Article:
Twenty-one people have been killed in Wilmington, De., tying 2006 with 1996 as the deadliest year in the city’s history, says the Wilmington News Journal. The grim record, which includes two people shot by police, has children afraid to walk the streets. Some officials are battling over whether it’s a police problem or a cultural one. “I’m at a loss,” said Councilman Sam Prado, who represents parts of the city’s most violent neighborhoods. “The young people in Wilmington are so out of control. There seems to be a mob mentality that leads to a cycle of revenge, of shooting each other instead of calling the police.”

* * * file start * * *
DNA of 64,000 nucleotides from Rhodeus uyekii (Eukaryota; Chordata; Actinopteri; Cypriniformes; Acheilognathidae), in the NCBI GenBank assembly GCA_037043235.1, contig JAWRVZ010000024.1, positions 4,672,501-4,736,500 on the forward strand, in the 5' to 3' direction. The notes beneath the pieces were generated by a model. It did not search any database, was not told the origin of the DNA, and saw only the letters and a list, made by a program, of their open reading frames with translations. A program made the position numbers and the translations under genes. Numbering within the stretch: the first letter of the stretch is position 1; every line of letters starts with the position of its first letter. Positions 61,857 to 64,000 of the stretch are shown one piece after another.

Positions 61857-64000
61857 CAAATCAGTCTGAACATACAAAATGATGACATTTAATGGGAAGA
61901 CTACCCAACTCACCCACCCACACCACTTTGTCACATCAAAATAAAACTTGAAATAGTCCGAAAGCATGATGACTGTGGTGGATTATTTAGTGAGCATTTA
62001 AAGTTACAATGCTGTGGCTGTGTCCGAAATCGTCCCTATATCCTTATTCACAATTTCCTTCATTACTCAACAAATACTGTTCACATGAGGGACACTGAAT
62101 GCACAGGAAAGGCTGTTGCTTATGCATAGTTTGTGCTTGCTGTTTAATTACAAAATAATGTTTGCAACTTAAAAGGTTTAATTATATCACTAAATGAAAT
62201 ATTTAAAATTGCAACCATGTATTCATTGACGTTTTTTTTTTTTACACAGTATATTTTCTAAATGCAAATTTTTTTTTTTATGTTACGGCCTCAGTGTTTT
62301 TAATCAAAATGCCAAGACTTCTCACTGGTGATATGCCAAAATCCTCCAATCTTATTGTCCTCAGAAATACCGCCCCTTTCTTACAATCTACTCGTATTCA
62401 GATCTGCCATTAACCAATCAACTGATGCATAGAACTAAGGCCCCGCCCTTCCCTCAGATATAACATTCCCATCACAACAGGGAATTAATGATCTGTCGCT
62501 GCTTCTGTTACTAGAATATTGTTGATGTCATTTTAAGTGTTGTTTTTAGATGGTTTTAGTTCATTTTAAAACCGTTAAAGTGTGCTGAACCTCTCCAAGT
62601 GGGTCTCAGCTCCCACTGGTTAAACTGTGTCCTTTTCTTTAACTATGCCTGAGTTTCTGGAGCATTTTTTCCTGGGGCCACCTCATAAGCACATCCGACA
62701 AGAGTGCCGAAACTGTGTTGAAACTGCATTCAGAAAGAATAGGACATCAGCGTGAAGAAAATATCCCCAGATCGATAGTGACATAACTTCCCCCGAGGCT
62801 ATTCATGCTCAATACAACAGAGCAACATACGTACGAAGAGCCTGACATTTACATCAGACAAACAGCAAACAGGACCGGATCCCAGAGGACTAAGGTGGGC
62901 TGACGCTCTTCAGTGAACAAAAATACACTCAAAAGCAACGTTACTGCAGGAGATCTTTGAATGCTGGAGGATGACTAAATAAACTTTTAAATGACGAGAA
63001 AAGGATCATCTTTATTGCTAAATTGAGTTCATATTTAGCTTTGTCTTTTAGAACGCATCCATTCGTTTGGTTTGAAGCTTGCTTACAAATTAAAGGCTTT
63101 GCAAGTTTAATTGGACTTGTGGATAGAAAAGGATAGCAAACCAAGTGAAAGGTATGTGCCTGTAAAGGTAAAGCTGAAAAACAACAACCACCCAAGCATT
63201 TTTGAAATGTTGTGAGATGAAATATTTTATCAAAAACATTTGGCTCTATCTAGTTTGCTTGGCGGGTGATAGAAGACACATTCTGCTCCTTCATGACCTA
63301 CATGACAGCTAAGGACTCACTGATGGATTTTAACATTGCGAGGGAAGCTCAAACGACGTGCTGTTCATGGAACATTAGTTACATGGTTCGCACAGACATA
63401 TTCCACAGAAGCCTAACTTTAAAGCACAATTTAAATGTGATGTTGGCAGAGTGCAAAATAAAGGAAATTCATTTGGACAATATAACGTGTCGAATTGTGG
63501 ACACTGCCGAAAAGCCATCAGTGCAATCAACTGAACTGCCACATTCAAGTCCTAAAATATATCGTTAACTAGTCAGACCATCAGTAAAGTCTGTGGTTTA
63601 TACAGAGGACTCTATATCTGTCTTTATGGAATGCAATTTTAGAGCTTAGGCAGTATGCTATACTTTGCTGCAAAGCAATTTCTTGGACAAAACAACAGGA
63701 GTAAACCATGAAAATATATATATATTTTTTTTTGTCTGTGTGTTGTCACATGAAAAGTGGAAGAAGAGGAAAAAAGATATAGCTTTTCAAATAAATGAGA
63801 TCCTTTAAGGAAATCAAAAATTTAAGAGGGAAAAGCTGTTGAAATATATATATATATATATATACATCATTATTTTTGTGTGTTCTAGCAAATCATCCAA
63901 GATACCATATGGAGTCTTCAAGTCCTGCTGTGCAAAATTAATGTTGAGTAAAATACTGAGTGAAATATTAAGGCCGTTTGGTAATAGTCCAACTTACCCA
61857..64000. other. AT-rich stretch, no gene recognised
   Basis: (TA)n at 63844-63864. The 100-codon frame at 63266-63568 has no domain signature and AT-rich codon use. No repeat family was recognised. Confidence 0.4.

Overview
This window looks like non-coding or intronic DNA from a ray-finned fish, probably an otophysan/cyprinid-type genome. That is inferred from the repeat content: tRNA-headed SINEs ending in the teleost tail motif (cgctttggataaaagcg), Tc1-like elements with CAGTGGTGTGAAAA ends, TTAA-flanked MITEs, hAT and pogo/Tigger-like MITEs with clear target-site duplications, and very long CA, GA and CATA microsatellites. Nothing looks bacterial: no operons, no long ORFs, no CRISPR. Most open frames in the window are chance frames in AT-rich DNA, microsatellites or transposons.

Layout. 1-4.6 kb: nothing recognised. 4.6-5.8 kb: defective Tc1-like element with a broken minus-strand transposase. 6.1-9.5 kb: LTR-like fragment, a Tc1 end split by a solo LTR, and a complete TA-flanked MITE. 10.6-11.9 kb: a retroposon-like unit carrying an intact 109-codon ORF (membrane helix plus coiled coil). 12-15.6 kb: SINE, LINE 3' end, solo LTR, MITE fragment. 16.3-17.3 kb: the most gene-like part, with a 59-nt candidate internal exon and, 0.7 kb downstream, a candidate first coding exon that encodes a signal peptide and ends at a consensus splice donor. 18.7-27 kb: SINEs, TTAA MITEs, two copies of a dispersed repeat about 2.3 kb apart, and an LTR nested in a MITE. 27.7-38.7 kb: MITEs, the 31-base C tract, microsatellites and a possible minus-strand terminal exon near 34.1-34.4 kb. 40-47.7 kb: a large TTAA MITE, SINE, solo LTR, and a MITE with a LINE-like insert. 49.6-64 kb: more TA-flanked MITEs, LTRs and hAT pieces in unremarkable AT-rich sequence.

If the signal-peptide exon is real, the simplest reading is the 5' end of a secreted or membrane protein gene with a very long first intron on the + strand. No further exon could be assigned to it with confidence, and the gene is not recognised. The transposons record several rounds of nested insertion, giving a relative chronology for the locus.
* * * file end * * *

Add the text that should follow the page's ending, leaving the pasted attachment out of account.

The number of juveniles arrested for serious crimes is on the upswing in Delaware. Jea Street of the Hilltop Lutheran Neighborhood Center loses children to the streets all the time. “When the kids turn 12 or 13, I’m in immediate competition for their destiny with the drug dealers, who give them a lot of money and ask for very little, while we can only give them a safe haven and some hope for the future.” Street is critical of Mayor James Baker’s approach to reducing violence. Street wants more aggressive police tactics for removing guns from the streets and more summer jobs and other programs for teens. Baker sees Wilmington’s violence as a national problem that needs to be addressed at its core, not simply by throwing more police at it. City police have arrested more people and seized more guns this year than last, he said, and still murders are at an all-time high.